After years of being banished to dusty spaces under desks or behind computer monitors, desktop PCs are finally ready to take their rightful place in the living room. Armed with Microsoft's (MSFT) vastly improved Windows XP Media Center Edition software, the new crop of PCs can serve as home entertainment hubs, with the clean look and easy operation of consumer electronics gear but the brains to do much more. In short, the entertainment features are finally demonstrating their worth, making the Media Center the most radical makeover of the PC since the arrival of Windows 95 a decade ago.
Want one? In a stark contrast to 2002, when the Media Centers made their debut, there's a wide array of options out there. They range from modest desktops that can bring TV viewing and other entertainment features to an office or dorm room to sophisticated and expensive machines designed as yet another component in a home entertainment rack. While Apple (AAPL) bills its Macintosh -- also an outstanding choice for home buyers -- as the hub of digital entertainment, only Microsoft has delivered true integration of computing and video entertainment.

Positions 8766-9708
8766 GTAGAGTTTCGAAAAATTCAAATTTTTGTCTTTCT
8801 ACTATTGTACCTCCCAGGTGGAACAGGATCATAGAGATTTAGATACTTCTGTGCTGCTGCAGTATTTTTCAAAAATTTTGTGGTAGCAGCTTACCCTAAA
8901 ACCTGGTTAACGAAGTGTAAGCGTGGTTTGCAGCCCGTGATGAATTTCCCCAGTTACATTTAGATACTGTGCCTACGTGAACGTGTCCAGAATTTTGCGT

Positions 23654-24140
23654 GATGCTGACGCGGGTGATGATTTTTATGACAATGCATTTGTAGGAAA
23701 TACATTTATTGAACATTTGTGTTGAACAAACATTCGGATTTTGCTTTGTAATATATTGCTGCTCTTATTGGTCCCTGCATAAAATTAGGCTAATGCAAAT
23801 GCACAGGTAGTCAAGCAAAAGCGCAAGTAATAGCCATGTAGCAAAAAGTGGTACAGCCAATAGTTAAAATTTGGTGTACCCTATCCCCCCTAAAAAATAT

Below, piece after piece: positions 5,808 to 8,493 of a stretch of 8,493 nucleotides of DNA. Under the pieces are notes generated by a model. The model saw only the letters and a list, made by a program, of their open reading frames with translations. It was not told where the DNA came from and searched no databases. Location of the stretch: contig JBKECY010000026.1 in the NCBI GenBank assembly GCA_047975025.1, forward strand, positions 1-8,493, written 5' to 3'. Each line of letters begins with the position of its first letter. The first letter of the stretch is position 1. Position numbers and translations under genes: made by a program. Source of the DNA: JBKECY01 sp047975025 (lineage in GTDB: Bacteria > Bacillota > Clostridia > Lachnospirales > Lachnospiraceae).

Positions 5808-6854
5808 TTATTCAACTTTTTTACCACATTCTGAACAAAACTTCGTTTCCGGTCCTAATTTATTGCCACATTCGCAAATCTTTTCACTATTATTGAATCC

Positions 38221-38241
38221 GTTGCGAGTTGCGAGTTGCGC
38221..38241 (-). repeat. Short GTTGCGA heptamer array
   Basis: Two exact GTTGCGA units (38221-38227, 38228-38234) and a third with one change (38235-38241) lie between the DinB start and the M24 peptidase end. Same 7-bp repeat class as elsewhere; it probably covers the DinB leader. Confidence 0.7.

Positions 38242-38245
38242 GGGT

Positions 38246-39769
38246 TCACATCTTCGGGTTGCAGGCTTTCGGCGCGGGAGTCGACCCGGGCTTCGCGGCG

Just ask Petar Vucetin. When the 35-year-old software developer bought his Alienware PC in early October, he didn't relegate it to a desk in his Birmingham (Ala.) home. It landed right beside his DVD player, TiVo (TIVO) recorder, and 43-inch plasma-screen TV. The striking black computer, no bigger than a high-end stereo receiver, looks right at home -- unlike the Dell (DELL) Dimension minitower he also considered. "Their box looked awkward," he explains. "I mean, where are you going to put that thing?"
"This Is the Future"
Vucetin's Alienware DHS, tricked out with 2 gigabytes of memory and a 200-gigabyte hard drive, cost him a cool $3,400. He admits being lured in by its sharp lines. But he bought it because, with a single remote control from across the room, he can burn digital movies onto DVDs, download tunes from Napster (ROXI) to listen to on his stereo, and record episodes of his favorite TV show, Lost, when he's out of town. Just as easily, he can download feature films from Movielink and CinemaNow to watch anywhere in the house. And, when he has a party, he can play his favorite Internet radio stations. "This is the future," he says.